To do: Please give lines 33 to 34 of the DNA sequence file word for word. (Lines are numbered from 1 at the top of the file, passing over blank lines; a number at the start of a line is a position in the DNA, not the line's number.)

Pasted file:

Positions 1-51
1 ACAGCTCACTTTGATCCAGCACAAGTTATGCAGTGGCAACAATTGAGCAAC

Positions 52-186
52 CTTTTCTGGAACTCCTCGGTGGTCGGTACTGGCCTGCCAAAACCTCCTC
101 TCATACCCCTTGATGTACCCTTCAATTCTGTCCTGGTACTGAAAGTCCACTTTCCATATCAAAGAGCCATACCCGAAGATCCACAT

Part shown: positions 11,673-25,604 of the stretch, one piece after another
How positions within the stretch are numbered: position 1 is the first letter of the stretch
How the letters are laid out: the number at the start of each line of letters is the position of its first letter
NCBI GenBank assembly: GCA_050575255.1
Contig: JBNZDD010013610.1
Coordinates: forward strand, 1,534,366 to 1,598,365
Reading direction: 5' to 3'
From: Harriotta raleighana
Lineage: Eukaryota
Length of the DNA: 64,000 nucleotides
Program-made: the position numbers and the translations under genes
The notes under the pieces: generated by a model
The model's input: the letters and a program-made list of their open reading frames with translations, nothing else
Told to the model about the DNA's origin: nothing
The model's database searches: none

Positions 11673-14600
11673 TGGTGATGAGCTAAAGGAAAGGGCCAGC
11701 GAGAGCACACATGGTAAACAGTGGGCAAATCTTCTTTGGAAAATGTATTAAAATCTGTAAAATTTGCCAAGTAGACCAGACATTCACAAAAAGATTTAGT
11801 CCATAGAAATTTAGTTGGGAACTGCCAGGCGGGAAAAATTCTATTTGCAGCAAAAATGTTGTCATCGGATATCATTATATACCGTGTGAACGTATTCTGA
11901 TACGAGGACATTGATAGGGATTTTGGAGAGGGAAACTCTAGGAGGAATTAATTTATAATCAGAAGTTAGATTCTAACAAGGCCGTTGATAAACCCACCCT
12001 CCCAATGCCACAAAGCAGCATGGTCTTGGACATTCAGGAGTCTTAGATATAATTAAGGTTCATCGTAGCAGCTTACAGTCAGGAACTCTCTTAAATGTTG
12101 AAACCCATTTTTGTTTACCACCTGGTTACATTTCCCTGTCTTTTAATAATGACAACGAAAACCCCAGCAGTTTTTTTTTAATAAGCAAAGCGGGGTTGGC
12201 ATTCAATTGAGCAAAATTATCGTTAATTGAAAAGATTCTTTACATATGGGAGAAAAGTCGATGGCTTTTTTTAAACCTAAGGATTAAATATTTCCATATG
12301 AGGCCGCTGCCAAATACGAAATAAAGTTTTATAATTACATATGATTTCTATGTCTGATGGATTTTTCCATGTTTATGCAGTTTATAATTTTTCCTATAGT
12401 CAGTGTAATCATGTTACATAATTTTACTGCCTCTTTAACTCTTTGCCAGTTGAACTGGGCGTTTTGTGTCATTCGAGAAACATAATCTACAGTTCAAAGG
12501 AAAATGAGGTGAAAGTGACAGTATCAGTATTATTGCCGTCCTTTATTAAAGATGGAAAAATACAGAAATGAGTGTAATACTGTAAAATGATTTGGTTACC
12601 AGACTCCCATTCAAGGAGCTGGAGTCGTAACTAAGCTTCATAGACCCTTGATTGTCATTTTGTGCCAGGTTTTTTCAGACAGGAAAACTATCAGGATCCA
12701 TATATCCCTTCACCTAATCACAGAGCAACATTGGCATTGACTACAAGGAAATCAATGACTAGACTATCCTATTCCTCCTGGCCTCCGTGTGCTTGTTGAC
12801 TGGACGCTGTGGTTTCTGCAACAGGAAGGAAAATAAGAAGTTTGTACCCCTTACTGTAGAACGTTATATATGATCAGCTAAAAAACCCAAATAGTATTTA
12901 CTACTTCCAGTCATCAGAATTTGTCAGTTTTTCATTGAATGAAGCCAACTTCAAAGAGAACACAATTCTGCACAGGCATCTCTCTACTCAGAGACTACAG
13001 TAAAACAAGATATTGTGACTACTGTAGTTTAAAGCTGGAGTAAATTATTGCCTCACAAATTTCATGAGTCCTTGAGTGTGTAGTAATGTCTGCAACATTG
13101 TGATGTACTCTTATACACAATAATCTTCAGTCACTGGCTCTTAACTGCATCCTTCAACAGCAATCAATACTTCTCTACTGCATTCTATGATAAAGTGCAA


12701 TATATCCCTTCACCTAATCACAGAGCAACATTGGCATTGACTACAAGGAAATCAATGACTAGACTATCCTATTCCTCCTGGCCTCCGTGTGCTTGTTGAC
12801 TGGACGCTGTGGTTTCTGCAACAGGAAGGAAAATAAGAAGTTTGTACCCCTTACTGTAGAACGTTATATATGATCAGCTAAAAAACCCAAATAGTATTTA